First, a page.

The Netflix model is destined for a huge crash

If you want to binge-watch Bridgerton it will be more expensive than the last season. The latest Star Wars spin-off is getting pricier than the spectacular special effects, and even Apple’s television offering is no longer being given away for a year along with your new phone. The main streaming services are certainly doing their bit to help keep inflation running at a three-decade high. All of them are steadily making watching television more expensive than ever before.

All the main streamers are throwing billions into luring viewers to their service with homegrown shows such as Netflix’s Emily in Paris – and raising subscription prices along the way.Credit:Netflix

But hold on. Sure, we can all understand the rationale for that. The streamers have spent vast sums of money on programming, locked us all into their service, and now want to turn that into profits. And yet there may well be more of a limit to what the market will bear than they realise.

In reality, there is only so much television we can consume; there is not enough quality to justify the vast amounts spent on new shows; and this remains a product that we can get for free elsewhere. Investors have bet huge sums that the pricing strategy will stick – and if they turn out to be wrong, the whole industry will crash.

It won’t compare to filling up your car with petrol, heating your home, or indeed the weekly food shop. Even so, the main streaming services are adding to the pressure on family budgets. The price rises are coming around faster than new seasons of Emily in Paris. Netflix has imposed its second price rise in 18 months, while it is also introducing charges for “password sharing” that allows families to watch from different locations. Disney+ has raised its prices. Even Apple TV is not offering the same kind of free deals that it used to when it was launched. At this rate, anyone subscribing to all the main streaming services is soon going to find the monthly bills going up very quickly.

That was always the plan. The streaming services have spent vast quantities of money on original content to get everyone hooked. With that completed they can then start steadily raising the fees, and start making lots and lots of money. With programming largely a fixed cost, all that extra revenue will drop straight down to the bottom line. It is a strategy that has turned them into some of the biggest companies in the world. Part one has worked a treat. But part two? That is more questionable. In fact, there are three reasons why they may run into more resistance than they had reckoned with.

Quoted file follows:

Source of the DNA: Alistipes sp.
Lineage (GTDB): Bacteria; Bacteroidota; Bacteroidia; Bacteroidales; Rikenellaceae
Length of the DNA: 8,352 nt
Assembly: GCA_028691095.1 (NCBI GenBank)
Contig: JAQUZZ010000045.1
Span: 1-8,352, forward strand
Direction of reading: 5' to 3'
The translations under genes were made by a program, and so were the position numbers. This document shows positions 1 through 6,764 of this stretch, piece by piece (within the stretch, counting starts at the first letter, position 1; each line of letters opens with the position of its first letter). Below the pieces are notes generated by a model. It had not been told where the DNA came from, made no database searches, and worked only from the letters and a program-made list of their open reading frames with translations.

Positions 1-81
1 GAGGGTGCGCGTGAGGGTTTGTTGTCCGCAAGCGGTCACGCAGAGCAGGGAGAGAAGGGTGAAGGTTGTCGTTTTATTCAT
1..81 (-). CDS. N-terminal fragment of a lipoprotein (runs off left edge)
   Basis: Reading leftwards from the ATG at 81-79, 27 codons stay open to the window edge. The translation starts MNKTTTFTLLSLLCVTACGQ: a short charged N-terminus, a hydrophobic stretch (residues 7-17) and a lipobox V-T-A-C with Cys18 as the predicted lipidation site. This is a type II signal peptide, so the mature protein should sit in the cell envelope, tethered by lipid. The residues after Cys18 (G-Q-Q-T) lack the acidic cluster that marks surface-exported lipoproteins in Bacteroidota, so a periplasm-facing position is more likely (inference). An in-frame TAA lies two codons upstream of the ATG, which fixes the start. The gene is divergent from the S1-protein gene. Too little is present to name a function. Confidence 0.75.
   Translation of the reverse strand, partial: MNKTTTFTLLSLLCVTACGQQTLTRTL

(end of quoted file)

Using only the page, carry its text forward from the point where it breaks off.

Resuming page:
First, there is only so much television we can consume. OK, admittedly my 14-year-old daughter may be an exception to this rule, especially during the school holidays. But the rest of us have jobs, friends, families, and hobbies that also make demands on our time. In 2010, when most of us merely paid the BBC licence fee, and perhaps a Sky subscription, the average person in the UK spent 242 minutes a day watching the box. Now that has fallen to 192 minutes. For all the vast expenditure, this is an activity that has actually become a slightly smaller part of our daily lives. Measure it by the cost per minute viewed and the price has exploded over the past decade.

In reality, vast sums of money have been invested in the streaming model on the assumption that viewers will be locked in, and then prices can be steadily increased to pay for all that.

Second, there is escalating spending by the big streamers. Each of them has to throw increasingly extravagant sums at the screen to keep viewers coming back, and, even worse, to stop them cancelling their subscription. Netflix is spending $US14 billion ($18.7 billion) a year on its shows, and Disney is spending over $US15 billion. Amazon is spending $465 million on its upcoming Lord of the Rings series alone, and spent $US80 million on The Wheel of Time, which sank without trace. In total, Ampere Analysis estimates that $US230 billion will be spent on content this year. And yet people don’t have more time to watch, or money to spend. The law of diminishing returns, one of the most lethal in economics, has already set in.

Finally, this is a product we can get for free elsewhere. In some industries, people will pay a bit more for the quality of a paid-for product. For example, mineral instead of tap water. But it will never be an unlimited amount. Start charging too much and everyone will just go back to the free version instead.

In reality, vast sums of money have been invested in the streaming model on the assumption that viewers will be locked in, and then prices can be steadily increased to pay for all that. The stock market has bought into that idea, and sent share prices skyrocketing upwards on the promise of big profits down the line. And yet, television used to cost nothing. It is a very rare example of a product that went from being free to being paid for (usually it is the other way around). True, it is unlikely to get back to that.

With so many different shows, and so much investment, there will probably always be programmes we will pay to watch. But it is very dangerous to simply assume that we will keep on paying more and more forever. Sooner or later one price rise will be one too many – and there will be a huge crash when that moment arrives.

Telegraph, London

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